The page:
that each brother found himself opposite a different
sister. Hands were again immediately seized, and
the jumping, hand-shaking, and singing went on.



Minute by minute the excitement increased ; faster
the worshippers jumped, and louder they sang.
Through it all Brother Enoch Hines kept on with
his sermon. It was very difficult now to make him
self heard, and the time for explanation or elucida
tion had long since passed 5 all he could do was to
shout forth certain important and moving facts, and
this he did over and over again, holding his hand at
the side of his mouth, as if he were hailing a vessel in
the wind. Much of what he said was lost in the din
of the jumpers, but ever and anon could be heard
ringing through the church the announcement : " De
wheel ob time is a-turnin ? roun 7 ! "

In a group by themselves, in an upper corner of the
congregation, were four or five very old women, who
were able to manifest their pious enthusiasm in no
other way than by rocking their bodies backward
and forward, and singing with their cracked voices
a grewsome and monotonous chant. This rude song
had something of a wild and uncivilized nature, as if
it had come down to these old people from the savage
rites of their African ancestors. They did not sing in
unison, but each squeaked or piped out her "Yi,
wiho, yi, hoo ! " according to the strength of her lungs
and the degree of her exaltation. Prominent among
these was old Aunt Patsy ; her little black eyes spar
kling through her great iron-bound spectacles ; her
head and body moving in unison with the wild air of
the unintelligible chant she sang ; her long, skinny
hands clapping up and down upon her knees ; while
her feet, incased in their great green-baize slippers,
unceasingly beat time upon the floor.

So many persons being absent from their seats, the


group of old women was clearly visible to Annie and
Lawrence, and Aunt Patsy also could easily see them.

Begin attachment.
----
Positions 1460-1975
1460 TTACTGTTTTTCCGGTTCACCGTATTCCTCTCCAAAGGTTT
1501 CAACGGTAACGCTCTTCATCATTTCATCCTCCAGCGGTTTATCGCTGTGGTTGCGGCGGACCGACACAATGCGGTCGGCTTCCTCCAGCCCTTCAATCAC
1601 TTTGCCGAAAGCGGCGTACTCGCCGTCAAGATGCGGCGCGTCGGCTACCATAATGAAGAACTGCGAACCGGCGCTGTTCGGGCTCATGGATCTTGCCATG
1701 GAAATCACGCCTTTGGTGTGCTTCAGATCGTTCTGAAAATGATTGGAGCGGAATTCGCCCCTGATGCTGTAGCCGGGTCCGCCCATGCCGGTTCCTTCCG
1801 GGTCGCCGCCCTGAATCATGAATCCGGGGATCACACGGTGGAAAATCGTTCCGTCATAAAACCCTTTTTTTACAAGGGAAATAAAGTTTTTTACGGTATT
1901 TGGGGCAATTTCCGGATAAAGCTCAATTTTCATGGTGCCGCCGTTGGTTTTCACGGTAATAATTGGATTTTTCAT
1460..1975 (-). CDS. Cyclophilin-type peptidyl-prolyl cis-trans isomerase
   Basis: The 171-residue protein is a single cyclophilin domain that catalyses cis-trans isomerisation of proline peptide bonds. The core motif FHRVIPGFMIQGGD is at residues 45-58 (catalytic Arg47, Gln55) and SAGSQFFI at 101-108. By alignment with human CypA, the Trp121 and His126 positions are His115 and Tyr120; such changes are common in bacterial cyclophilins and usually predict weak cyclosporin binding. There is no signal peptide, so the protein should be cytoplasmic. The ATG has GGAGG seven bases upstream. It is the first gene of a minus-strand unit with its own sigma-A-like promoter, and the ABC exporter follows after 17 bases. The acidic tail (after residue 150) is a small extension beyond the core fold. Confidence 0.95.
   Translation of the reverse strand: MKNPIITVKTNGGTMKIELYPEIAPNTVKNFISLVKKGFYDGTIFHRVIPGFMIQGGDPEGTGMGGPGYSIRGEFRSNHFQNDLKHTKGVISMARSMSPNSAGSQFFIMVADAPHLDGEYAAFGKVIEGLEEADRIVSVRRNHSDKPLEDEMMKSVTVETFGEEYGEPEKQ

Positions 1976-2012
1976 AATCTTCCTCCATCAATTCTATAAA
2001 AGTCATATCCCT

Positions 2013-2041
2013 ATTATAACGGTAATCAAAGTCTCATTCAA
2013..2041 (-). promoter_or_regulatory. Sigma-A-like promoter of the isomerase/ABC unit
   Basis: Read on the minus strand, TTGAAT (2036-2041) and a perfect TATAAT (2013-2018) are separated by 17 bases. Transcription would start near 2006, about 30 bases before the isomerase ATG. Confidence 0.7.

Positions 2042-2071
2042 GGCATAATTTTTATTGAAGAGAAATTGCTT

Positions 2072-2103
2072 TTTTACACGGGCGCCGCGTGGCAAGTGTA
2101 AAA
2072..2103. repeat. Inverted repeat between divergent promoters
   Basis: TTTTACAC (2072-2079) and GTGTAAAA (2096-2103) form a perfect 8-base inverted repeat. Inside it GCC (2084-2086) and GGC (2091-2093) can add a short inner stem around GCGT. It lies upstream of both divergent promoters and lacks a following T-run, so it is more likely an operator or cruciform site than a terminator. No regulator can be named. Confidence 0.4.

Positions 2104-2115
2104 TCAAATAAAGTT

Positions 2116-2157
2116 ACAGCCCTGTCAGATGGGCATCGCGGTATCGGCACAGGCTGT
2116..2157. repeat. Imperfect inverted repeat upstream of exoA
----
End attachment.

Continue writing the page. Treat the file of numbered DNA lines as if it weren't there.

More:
Whenever her head, in its ceaseless moving from side
to side, allowed her eyes to fall upon the two white
visitors, her ardor and fervency increased, and she
seemed to be expressing a pious gratitude that Miss
Annie and he whom she supposed to be her husband
were still together in peace and safety.

Annie was much affected by all she saw and heard.
Her face was slightly pale, and occasionally she was
moved by a little nervous tremor. Mr. Croft, too,
was very attentive. His soul was not moved to en
thusiasm, and he did not feel, as his companion did
now and then, that he would like to jump up and
join in the dancing and the shouting ; but the scene
made a very strong impression upon him.

Around and around went the two rings of men and
women, jumping, singing, and hand-shaking. Out
from the centre of them came the stentorian shout :
" De wheel ob time is a-turnin ? roun> ! " From all
parts of the church rose snatches of hymns, exultant
shouts, groans, and prayers ; and, in the corner, the
shrill chants of the old women were fitfully heard
through the storm of discordant worship.

In the midst of all the wild din and hubbub, the
soul of Aunt Patsy looked out from the habitation
where it had dwelt so long, and, without giving the
slightest notice to any one, or attracting the least
attention by its movements, it silently slipped

The old habitation of the soul still sat in its chair,
but no one noticed that it no longer sang, or beat
time with its hands and feet.



Not long after this, Lawrence looked round at his
companion, and noticed that she was slightly trem
bling. "Don't you think we have had enough of
this?" he whispered.

" Yes," she answered, and they rose and went out.
They thought they were the first who had left.



WHEN Mr. Croft and Miss Annie got into the spring-
wagon, and the head of the sorrel was turned away
from the church, Lawrence looked at his watch, and
remarked that, as it was still quite early, there might
be time for a little drive before going back to the
house for dinner. The face of the young lady beside
him was still slightly pale, and the thought came to
him that it would be very well for her if her mind
could be diverted from the abnormally inspiriting
scene she had just witnessed.

" Dinner will be late to-day," she said, "for J saw
Letty doing her best among the Jerusalem Jumpers."

" Very well," said he, " we will drive. And now,
where shall we go ? "

" If we take the cross-road at the store," said Miss
Annie, " and go on for about half a mile, we can turn
into the woods, and then there is a beautiful road
through the trees which will bring us out on the
other side of Aunt Keswick's house. Junius took me
that way not long ago."

So they turned at the store, much to the disgust of
the plodding sorrel, who thought he was going directly
home, and they soon reached the road that led through
the woods. This was hard and sandy, as are many of